I’m sure some people still think hackers are internet troll-type losers who spend their days cracking codes, infiltrating databases and basically screwing up the system. Well, those people haven’t been to Quelab. Quelab, for those of you who aren’t in the know, is a local hackerspace right here in Burque. If you’re anything like me, who had no preconceived notions of what a hackerspace would entail (minus watching that terrible Angelina Jolie movie in the ’90s), then you might find yourself pleasantly surprised.
Quelab insists on breaking those stereotypes through education and innovation. Current president, Greg Moran, is intent on changing the terminology of hacking into something positive. “Hacking is basically making things out of other things,” he said.
If you’re not a member, feel free to drop by on one of their hacknights (like I did), and you will see that it is a community of like-minded individuals who get together, work on projects and help each other out. From spray-painting space scenes to soldering your own LED light system, each person at Quelab is ready to help, instruct and assist in any project that you can come up with.
And if you want to add a little bit of historical flavor to any particular lesson, you can take a gander at their Teletype (an ASR 35 to be exact), which they rebuilt and reprogrammed so that instead of sending important telegrams and wire messages to your loved ones (because who’d want to do that?) you can play Zork. But I’m getting a little ahead of myself.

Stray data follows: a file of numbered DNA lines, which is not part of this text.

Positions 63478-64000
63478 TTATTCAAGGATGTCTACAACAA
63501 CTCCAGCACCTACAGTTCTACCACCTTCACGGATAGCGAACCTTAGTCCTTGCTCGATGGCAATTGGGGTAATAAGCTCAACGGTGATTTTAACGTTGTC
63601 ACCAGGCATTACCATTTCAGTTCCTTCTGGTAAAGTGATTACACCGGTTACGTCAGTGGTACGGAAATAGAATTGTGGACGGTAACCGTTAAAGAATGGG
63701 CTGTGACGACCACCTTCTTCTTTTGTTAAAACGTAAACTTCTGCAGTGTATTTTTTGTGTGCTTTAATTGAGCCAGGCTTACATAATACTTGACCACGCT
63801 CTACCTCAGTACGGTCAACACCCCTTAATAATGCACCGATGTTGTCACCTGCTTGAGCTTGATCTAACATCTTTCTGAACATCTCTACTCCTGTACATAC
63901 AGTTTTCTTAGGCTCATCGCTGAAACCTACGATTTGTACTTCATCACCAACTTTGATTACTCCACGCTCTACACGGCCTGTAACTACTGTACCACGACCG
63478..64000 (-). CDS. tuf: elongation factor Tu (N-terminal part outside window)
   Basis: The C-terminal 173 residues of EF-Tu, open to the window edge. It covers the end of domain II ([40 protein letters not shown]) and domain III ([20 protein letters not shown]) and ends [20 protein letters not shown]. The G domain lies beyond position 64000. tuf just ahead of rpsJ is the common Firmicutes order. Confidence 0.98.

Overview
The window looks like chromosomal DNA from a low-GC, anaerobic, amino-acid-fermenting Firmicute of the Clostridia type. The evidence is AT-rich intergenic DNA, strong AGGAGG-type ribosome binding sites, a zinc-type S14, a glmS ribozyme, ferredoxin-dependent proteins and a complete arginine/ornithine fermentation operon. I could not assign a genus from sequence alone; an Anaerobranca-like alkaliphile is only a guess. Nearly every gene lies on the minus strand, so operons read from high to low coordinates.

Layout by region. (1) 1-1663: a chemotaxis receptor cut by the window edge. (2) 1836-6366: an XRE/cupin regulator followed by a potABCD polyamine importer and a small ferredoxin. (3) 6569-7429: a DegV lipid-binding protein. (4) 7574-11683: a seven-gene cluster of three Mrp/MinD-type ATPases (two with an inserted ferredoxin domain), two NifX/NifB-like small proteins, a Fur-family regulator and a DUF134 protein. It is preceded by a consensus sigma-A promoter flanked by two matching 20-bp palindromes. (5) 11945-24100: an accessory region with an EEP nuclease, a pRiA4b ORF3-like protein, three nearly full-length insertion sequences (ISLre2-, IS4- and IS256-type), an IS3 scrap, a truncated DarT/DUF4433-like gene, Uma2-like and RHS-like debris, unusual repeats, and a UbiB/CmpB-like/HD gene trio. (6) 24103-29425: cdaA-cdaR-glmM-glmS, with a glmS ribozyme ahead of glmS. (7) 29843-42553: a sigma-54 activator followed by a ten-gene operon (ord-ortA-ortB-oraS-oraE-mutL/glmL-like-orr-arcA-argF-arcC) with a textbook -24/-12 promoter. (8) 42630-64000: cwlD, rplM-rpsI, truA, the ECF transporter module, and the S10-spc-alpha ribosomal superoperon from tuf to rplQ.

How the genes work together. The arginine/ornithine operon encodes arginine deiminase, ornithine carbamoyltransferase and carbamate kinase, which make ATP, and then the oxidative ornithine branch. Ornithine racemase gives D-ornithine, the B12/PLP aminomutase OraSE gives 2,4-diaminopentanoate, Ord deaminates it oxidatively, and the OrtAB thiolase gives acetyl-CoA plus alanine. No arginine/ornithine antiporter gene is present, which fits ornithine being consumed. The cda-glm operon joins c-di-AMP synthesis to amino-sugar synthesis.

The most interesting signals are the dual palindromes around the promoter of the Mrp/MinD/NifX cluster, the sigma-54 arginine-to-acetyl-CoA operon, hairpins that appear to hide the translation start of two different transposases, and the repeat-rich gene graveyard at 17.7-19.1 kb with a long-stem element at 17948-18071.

Quelab isn’t just a space to fiddle with your computer and watch guys build robots (though they have). Adric Menning, one of the founders of Quelab, is an artist and teaches photography classes. So, if you’re in the mood to brush up on some artistic skills, or take on bold projects, these guys not only have the tools, but more than likely, they have the know-how to help you get where you need to go.
As a novice at pretty much everything (which I pride myself on), I went into Quelab expecting a bunch of computer nerds to make me feel less-than-smart and ridicule me for not knowing how many megabytes are in a kilobyte. But no, they’re the most welcoming individuals. Bandit (yes, that’s his name) taught me how to solder; Walter (the resident liberal arts guy) taught me the value of using a hackerspace as a place to learn and make things. The light-emitting diode hanging on the wall is his creation, and he had never soldered before he showed up at Quelab.
Their hacknights are on Tuesdays and Sundays at 7:00 p.m. But, as Adric says, “if you see the light on, feel free to drop in and check out what we do.” Oh, and they’re also undertaking many projects for the coming year; just take a look at their note-cards board that has hundreds of ideas that they’re planning for 2013. Who knows? Maybe you can be in on one of the projects. A membership for Quelab is $40 a month, but that gives you 24/7 access to the space. You’ll get a key, of course. That is after they teach you how to cut your own key.